The induction of R.E.M. into the Rock and Roll Hall of Fame last night got me all sentimental about just how deep my love flows for this band, which I have logged thousands of hours listening to since high school. Yet there are times when I still feel like I have only scratched the surface of their careers, knowing there are dozens of tunes from them that are so deserving of my love, but that I have not yet discovered. What a great predicament.

This is a fantastic soundboard-quality set from the Avalon in Hollywood, 2003. It was a two-disc promo distributed to radio stations, so now you can be as cool (and with ears as happy) as the big dogs. Features Ken Stringfellow (The Posies) and Scott McCaughey (Minus 5) as band additions for this set.

R.E.M. live in Hollywood
The Avalon, Oct 29 2003

Finest Worksong (what a way to start)
These Days (ooh yay! love this album)
The Wake-Up Bomb
So Fast, So Numb (“This is now, this is here, this is me, this is what I wanted you to see” — one of my favorite driving & singing songs)
Exhuming McCarthy
Sweetness Follows (“live your life filled with joy and wonder“; introduced by Stipe as “a beautiful song from 1991″ and it is indeed a masterpiece)
Bad Day
World Leader Pretend
Strange Currencies (a vastly underrated love song)
Losing My Religion (even after hearing this song so many times, don’t you just feel happy at those opening notes?)
At My Most Beautiful (another vastly underrated love song; “I read bad poetry into your machine, I save your messages just to hear your voice“)
She Just Wants To Be
Walk Unafraid (I loved Up)
Man On The Moon
Life And How To Live It
Welcome To The Occupation
Nightswimming (can’t even talk about how flawless this one is)
Final Straw
Permanent Vacation (unreleased)
Imitation Of Life (fantastic last song choice)

The whole show: ZIP IT UP
(zip only re-upped 6/13/07, individual links are expired)

Regarding the induction last night, I got a few play-by-play emails from friends but I missed seeing it. Anxiously awaiting an mp3 of Vedder’s duet with R.E.M. on Man On The Moon.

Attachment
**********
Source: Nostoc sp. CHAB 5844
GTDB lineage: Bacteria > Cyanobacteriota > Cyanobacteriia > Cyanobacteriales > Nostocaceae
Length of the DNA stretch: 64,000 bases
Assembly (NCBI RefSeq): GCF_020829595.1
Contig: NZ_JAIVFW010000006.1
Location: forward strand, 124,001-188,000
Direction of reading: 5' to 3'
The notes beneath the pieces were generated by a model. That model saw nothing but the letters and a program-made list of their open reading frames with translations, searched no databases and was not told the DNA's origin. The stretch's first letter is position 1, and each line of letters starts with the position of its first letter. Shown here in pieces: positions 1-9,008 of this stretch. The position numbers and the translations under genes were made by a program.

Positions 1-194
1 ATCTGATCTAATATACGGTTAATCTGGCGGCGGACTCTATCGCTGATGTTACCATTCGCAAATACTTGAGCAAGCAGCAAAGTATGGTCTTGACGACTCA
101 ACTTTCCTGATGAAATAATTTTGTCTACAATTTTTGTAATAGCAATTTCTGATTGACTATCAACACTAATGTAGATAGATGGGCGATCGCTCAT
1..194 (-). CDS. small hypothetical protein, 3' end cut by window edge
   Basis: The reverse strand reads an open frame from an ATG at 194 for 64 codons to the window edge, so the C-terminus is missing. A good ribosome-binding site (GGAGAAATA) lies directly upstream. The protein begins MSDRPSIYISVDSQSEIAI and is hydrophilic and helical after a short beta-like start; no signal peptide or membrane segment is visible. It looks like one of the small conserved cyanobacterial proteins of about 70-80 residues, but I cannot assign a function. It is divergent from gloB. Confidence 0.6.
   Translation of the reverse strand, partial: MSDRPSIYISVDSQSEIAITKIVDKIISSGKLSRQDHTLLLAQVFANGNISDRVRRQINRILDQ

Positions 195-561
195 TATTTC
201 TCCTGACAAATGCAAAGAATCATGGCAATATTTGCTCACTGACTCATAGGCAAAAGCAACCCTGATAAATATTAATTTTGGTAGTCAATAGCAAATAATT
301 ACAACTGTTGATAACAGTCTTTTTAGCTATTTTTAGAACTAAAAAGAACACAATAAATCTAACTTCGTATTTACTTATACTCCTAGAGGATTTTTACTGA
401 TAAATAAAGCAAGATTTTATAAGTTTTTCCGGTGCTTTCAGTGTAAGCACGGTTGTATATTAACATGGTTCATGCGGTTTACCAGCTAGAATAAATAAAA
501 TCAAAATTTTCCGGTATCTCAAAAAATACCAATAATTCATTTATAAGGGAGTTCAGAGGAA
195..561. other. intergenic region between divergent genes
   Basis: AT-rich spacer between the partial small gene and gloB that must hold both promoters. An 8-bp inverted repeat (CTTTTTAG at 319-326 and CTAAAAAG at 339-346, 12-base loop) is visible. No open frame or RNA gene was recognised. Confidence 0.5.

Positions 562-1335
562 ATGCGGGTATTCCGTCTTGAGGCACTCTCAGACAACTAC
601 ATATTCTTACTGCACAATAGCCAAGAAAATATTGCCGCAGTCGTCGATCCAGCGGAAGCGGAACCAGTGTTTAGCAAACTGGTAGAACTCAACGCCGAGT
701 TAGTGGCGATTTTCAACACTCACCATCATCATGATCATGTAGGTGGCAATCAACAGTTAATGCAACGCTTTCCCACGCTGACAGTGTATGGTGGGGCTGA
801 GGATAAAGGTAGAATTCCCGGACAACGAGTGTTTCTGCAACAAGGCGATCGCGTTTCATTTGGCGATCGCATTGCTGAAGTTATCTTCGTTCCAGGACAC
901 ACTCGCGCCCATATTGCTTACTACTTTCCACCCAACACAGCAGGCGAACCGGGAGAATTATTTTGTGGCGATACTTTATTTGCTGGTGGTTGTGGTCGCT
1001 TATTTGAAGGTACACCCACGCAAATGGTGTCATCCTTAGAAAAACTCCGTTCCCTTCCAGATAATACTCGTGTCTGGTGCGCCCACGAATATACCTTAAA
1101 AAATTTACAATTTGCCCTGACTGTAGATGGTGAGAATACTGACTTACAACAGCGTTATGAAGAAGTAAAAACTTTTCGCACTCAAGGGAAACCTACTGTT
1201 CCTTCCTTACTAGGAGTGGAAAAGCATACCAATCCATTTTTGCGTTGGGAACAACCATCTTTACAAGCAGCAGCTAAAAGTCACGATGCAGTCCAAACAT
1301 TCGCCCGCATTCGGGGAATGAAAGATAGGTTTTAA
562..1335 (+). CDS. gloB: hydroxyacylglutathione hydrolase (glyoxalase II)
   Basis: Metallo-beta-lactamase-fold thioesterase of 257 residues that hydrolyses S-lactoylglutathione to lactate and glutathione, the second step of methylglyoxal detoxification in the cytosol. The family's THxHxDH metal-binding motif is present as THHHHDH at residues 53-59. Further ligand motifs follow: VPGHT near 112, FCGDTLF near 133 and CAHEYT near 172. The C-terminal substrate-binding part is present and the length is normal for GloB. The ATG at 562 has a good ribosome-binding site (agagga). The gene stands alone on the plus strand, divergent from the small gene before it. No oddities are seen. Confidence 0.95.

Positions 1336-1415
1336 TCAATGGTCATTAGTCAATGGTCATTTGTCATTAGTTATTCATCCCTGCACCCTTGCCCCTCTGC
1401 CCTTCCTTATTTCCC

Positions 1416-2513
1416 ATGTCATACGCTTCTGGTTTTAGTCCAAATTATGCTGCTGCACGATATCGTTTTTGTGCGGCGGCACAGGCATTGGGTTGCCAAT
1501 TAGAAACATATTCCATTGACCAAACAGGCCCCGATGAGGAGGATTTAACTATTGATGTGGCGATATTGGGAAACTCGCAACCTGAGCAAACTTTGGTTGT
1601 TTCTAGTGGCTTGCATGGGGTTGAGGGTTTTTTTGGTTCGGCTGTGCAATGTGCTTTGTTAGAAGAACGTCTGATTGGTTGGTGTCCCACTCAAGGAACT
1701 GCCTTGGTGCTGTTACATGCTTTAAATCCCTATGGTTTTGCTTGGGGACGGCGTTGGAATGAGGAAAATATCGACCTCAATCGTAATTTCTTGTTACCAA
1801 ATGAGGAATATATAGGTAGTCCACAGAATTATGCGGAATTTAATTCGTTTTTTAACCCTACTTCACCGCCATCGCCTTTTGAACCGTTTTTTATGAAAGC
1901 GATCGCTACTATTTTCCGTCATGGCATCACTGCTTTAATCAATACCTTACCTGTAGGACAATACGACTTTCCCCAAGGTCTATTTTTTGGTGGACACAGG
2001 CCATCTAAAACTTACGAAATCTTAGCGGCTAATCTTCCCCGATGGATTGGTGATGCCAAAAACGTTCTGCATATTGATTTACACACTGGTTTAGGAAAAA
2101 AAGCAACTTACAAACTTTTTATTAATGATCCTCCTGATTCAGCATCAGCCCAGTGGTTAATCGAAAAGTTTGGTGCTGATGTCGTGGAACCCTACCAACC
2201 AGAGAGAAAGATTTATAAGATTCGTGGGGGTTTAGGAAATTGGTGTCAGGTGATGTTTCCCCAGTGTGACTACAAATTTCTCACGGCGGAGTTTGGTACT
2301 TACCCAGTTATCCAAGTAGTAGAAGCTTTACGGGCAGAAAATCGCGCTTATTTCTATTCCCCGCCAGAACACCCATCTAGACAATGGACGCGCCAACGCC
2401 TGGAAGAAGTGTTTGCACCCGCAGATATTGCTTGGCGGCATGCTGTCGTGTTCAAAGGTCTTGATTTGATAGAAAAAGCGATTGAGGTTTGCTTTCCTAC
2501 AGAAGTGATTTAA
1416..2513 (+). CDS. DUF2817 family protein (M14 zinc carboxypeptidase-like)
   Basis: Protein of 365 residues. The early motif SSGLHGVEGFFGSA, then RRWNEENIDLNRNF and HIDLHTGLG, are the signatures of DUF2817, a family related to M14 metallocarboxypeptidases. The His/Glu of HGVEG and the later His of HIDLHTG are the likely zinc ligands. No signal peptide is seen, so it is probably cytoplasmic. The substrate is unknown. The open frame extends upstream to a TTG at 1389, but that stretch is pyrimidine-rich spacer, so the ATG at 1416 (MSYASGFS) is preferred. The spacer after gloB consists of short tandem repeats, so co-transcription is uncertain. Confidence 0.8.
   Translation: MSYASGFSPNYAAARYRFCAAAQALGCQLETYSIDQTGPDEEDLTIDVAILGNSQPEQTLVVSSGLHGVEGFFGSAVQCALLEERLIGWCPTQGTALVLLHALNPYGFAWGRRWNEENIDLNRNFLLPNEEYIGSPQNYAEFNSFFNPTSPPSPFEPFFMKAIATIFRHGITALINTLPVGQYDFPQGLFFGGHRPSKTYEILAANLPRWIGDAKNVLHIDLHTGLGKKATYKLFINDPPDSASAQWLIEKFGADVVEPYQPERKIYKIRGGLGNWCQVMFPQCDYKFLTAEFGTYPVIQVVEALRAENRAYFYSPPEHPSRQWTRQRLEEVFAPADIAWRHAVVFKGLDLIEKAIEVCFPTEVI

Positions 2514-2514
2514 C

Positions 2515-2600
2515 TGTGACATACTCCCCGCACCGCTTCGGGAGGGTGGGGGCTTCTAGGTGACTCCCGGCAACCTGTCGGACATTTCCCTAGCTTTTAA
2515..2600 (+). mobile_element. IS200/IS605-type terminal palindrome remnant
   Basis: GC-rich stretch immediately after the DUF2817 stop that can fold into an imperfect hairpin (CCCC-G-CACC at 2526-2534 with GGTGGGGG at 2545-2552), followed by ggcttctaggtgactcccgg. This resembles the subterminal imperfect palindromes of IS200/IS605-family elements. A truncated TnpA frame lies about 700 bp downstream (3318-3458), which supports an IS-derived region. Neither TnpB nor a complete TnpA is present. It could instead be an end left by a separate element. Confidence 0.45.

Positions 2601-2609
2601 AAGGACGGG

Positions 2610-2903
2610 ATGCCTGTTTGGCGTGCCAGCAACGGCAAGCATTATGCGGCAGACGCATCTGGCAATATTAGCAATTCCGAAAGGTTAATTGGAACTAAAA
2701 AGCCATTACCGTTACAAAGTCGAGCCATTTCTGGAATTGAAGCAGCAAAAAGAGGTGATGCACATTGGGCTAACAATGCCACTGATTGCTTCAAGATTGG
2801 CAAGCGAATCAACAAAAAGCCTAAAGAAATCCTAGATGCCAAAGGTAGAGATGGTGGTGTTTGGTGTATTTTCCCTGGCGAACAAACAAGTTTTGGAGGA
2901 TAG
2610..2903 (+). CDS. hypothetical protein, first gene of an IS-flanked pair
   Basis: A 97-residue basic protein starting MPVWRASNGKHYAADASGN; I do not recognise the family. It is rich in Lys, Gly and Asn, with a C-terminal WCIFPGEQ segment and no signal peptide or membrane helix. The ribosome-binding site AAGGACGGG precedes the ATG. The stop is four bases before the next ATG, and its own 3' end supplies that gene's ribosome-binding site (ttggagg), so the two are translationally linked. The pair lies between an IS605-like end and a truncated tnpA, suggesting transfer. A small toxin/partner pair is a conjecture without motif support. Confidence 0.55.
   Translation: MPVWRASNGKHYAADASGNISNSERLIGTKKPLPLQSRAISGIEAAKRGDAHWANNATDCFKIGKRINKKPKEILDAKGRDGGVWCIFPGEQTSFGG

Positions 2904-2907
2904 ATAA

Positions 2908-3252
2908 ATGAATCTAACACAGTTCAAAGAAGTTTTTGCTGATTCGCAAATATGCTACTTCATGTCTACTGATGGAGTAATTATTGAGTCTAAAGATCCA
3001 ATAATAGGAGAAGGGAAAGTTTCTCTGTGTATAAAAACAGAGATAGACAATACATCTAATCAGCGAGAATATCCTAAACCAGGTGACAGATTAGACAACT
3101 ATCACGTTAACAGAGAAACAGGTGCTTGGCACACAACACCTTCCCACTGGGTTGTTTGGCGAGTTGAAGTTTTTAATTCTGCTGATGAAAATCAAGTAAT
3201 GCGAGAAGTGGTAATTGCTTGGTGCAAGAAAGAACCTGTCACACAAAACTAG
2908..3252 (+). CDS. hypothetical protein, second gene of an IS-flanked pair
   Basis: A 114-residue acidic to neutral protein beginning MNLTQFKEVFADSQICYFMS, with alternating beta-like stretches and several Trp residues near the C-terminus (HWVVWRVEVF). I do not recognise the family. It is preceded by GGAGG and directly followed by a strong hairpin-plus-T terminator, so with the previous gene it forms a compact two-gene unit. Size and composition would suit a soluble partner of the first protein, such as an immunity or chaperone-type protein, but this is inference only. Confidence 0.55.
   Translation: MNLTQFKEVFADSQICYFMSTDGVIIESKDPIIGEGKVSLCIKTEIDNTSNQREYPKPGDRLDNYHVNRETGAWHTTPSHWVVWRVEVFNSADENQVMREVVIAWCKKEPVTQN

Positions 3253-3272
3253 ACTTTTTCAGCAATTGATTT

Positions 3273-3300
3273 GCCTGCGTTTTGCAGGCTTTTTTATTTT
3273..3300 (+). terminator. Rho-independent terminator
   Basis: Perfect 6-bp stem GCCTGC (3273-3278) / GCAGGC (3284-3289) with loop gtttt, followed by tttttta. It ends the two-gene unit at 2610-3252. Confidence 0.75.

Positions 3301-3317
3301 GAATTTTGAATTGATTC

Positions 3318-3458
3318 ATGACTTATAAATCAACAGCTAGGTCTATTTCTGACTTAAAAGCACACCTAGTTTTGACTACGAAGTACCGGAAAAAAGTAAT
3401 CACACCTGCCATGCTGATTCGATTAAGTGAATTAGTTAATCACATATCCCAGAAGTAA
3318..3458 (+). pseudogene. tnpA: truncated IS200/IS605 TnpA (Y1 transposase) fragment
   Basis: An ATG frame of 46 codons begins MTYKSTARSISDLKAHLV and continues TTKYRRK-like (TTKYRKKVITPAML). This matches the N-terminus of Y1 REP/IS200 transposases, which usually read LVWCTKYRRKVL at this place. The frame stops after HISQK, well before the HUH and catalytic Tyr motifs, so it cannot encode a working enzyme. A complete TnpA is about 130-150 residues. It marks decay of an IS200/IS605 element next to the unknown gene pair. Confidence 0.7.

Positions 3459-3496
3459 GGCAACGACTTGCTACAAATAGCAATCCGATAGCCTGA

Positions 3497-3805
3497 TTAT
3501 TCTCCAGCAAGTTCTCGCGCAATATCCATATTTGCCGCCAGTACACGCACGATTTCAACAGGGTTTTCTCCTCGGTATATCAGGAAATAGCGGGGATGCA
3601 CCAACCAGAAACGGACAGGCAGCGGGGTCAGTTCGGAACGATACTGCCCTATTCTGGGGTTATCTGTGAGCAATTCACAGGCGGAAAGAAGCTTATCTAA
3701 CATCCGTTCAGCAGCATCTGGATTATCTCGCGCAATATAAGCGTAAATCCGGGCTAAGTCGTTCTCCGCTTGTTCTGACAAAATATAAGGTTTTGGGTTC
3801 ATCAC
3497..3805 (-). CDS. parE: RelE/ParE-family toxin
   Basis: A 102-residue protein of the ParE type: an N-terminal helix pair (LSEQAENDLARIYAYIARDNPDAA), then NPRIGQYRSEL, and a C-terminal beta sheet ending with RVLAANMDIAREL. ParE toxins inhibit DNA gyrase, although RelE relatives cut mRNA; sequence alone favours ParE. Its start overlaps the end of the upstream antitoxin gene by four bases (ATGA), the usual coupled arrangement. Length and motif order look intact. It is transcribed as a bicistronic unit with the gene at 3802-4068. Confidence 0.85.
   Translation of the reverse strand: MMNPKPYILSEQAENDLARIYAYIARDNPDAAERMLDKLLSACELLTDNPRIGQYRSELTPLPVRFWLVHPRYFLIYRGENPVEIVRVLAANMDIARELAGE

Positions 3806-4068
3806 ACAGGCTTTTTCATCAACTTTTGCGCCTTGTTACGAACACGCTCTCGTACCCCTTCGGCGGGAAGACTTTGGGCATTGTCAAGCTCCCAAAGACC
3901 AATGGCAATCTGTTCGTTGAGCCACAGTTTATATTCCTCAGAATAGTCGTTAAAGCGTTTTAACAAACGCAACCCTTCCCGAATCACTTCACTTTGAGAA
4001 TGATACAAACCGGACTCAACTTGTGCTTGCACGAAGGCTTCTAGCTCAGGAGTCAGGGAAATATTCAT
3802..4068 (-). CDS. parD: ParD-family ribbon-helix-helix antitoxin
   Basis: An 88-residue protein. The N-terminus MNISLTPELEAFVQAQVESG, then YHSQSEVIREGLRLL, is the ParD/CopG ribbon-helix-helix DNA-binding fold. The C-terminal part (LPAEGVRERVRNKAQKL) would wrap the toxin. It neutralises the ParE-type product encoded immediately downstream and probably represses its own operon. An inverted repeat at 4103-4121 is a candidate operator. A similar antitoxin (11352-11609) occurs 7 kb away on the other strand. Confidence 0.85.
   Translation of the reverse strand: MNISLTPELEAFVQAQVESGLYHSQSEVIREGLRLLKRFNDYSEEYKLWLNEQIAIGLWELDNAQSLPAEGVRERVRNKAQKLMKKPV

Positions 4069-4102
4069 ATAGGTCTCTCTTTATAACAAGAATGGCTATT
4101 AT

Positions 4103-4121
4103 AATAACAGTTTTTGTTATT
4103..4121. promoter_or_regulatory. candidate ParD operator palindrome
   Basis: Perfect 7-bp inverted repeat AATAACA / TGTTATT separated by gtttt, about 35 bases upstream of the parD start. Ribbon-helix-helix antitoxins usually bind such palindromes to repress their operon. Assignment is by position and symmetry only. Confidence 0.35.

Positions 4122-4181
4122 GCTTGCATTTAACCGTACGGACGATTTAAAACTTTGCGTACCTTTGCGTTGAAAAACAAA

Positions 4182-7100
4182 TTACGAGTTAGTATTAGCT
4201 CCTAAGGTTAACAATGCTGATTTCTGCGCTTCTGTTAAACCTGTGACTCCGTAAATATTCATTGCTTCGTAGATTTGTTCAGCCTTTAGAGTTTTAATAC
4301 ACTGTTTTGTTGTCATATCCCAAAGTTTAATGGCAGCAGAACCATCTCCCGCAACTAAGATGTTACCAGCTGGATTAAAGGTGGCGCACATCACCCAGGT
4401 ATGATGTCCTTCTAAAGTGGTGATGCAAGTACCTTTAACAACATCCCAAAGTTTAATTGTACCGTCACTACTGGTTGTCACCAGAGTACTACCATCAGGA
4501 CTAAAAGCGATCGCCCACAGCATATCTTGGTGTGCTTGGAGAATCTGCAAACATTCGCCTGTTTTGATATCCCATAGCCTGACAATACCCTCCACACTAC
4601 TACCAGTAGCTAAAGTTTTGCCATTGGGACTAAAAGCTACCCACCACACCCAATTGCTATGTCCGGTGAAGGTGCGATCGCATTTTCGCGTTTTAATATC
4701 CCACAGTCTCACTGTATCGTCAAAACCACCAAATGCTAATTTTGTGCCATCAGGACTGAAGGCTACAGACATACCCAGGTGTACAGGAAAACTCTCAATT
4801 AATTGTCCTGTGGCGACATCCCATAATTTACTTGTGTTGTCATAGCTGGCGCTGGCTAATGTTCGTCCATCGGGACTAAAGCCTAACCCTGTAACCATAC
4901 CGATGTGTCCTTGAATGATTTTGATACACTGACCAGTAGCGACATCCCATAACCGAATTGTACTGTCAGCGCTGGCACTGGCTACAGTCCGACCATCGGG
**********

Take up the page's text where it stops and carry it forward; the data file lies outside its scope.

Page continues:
Man On The Moon – R.E.M. with Ed Vedder
Rock and Roll Hall Of Fame induction, March 12, 2007

God bless the Pearl-Jam-crazy Italians! [more mp3s]

ADDENDUM: In his heartfelt induction speech, Vedder said, “How do you explain the dialogue between Michael and the listener — a dialogue that grew up and we grew up with it? Such wisdom in the feelings in these songs that — I think they helped us find things that we knew were inside us, and I think they helped us find things that we didn’t know we had inside us. And I can say, there are things that I hold and feel [hand on heart] very deeply about inside here that Michael Stipe put in there himself. What’s really incredible about this is, is that while this is happening — this all happens without ever being able to understand a fucking word he is saying. . .”

Read the full transcription here

December 8, 2006

New Christmas tune from Mike Mills (R.E.M.) and Sally Ellyson (Hem)

With everyone’s top lists popping up all over the place and Hem’s album Funnel Cloud on many (and R.E.M. always on mine) I thought this new Christmas single for charity could use a little shout-out:

Mike Mills of R.E.M. and Sally Ellyson from Hem have recorded as new song as a benefit for kids this holiday season. It’s available right now on iTunes for 99 cents, all proceeds benefiting the Red Apple Foundation.

You can hear a sample of the tune on their MySpace: http://www.myspace.com/redapplehelpskids. It is a cover of a Big Star song (“Jesus Christ”), so you know you’ve got some great power pop right there. Check it out, I think you’ll like it.

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Bio Pic Name: Heather Browne
Location: Colorado, originally by way of California
Giving context to the torrent since 2005.

"I love the relationship that anyone has with music: because there's something in us that is beyond the reach of words, something that eludes and defies our best attempts to spit it out. It's the best part of us, probably, the richest and strangest part..."
—Nick Hornby, Songbook
"Music has always been a matter of energy to me, a question of Fuel. Sentimental people call it Inspiration, but what they really mean is Fuel."
—Hunter S. Thompson

Mp3s are for sampling purposes, kinda like when they give you the cheese cube at Costco, knowing that you'll often go home with having bought the whole 7 lb. spiced Brie log. They are left up for a limited time. If you LIKE the music, go and support these artists, buy their schwag, go to their concerts, purchase their CDs/records and tell all your friends. Rock on.